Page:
Is CBD legal? Will it make me high? These are just some of the common questions many newcomers to CBD have. Find the answers to these and more here. Got questions about CBD oil? This guide can help you find answers. Learn more about what CBD oil is, what it can do, and how to select a reliable, quality product. CBD, cannabidiol, is one of over 100 compounds from the cannabis plant and is most often derived from hemp. Despite the negative connotation or “high” imagery that comes to mind when you hear cannabis, CBD does not alter your behavior in any way.
CBD 101: The Complete Guide to CBD
CBD (or cannabidiol), is one of the many active chemical compounds found in the cannabis sativa plant, also known as cannabis or hemp.
While it is an essential component of medical marijuana, CBD is a non-psychoactive compound that does not cause the sensation of ‘getting high’ that is often associated with cannabis.
In This Article
Much of the doubt about CBD stems from confusion about its relation to Delta-9 Tetrahydrocannabinol. THC is a separate compound in the hemp plant and the chemical responsible for the psychoactive effects of cannabis.
CBD is a naturally occurring substance that is derived directly from the hemp plant. Hemp plants contain low levels of THC (0.3% or less), making them a primary source for creating CBD extracts. Through an extensive extraction process , THC is eliminated to create a zero-THC formula.
In some instances, small traces of THC can be left behind, but these levels must remain below 0.3% which is the legal threshold for cultivating hemp in the United States.
CBD is growing in popularity for its ability to help support our bodies and well-being in several ways, including:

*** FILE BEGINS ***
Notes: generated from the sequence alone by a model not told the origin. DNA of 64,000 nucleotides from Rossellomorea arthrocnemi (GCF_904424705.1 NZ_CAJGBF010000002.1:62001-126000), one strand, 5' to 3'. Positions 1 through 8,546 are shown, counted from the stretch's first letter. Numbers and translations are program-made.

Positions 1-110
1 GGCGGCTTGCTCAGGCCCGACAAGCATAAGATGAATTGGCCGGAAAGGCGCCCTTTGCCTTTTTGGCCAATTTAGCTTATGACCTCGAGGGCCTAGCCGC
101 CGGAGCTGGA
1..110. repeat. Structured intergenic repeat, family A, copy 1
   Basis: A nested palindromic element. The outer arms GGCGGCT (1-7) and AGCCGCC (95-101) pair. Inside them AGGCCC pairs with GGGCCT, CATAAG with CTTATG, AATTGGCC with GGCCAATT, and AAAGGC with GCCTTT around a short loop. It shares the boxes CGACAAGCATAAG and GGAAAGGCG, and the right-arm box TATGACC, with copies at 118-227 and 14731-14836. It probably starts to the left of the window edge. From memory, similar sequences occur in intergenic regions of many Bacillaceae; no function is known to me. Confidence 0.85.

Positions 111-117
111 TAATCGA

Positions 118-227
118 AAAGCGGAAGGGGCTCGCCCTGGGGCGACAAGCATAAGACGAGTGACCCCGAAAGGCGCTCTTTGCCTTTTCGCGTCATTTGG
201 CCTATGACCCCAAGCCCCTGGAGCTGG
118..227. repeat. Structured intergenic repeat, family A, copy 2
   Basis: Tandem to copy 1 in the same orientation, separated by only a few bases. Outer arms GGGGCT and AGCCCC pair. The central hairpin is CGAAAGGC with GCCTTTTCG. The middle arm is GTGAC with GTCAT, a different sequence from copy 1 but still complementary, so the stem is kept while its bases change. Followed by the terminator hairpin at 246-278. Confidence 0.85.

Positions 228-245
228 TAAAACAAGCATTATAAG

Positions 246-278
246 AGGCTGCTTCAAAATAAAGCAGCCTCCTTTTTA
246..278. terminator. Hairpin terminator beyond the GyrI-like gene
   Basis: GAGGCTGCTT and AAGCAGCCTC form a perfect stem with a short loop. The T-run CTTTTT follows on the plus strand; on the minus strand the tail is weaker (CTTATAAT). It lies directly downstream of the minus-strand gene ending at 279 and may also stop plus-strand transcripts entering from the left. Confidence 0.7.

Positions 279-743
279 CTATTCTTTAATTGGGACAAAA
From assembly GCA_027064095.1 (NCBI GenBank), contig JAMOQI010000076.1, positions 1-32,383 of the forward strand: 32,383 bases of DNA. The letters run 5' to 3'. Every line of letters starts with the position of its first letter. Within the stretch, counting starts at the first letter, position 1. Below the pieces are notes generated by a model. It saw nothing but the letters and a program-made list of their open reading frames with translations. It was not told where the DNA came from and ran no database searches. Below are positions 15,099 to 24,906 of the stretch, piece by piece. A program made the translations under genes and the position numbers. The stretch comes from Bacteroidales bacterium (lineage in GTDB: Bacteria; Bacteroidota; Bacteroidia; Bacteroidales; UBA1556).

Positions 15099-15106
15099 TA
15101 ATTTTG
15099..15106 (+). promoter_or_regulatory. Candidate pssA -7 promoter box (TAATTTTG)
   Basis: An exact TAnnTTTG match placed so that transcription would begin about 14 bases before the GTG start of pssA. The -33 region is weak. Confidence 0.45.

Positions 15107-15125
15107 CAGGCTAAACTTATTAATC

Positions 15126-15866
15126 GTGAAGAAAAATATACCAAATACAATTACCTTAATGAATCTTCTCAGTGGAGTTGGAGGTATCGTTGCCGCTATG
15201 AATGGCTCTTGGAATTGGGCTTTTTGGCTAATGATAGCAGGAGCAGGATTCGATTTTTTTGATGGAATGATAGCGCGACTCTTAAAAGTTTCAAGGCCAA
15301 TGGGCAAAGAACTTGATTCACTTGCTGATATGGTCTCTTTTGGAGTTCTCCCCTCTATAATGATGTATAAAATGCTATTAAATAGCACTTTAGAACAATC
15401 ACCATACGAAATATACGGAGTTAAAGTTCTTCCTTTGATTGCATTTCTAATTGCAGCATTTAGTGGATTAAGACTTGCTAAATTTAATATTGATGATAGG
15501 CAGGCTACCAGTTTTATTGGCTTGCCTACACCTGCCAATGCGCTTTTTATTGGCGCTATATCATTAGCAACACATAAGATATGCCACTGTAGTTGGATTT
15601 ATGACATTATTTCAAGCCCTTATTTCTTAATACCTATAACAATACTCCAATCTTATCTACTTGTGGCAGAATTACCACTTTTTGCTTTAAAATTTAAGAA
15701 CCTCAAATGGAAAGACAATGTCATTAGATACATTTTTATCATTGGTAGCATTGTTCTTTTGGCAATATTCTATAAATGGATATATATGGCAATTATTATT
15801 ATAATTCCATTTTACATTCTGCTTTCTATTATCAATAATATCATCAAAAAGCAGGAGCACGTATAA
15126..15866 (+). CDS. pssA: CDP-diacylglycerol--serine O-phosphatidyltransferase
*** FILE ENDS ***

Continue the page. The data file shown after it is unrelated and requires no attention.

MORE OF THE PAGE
- Homeostasis (Balance)
- Better Sleep
- Immune Function
- Energy & Focus
- Heart Health
- Neurological Support
- Skin Health
- Exercise Recovery
We’re still learning more each year about how CBD works with our body’s immune and central nervous system receptors. Similarly, there is a lot of catching up to do with peer-reviewed studies on humans, given that limitations on hemp-derived CBD were only removed in 2018.
So if you’re new to CBD entirely, or just unclear on some of the science, dive into our CBD 101 guide for the answers to some of the most common questions.
What is CBD Used for?
People are turning to CBD and consider it beneficial in supporting physical and mental health.
It should be noted that some of the following requires more comprehensive scientific evidence to fully understand and support these uses of CBD. You should seek advice from a medical practitioner before taking CBD.
CBD may support people who are trying to reduce dependencies on smoking or other substances. Research is ongoing on the role that CBD can play in supporting an individual managing feelings while trying to quit.
Studies and clinical trials are exploring reports that CBD in low doses can reduce general feelings of stress.
Authors of a 2015 review had suggested that the effects of CBD showed improved mood among people experiencing stress.
Muscle Soreness Due to Exercise
There are claims that the non-psychoactive compounds in CBD can reduce workout aches and discomfort.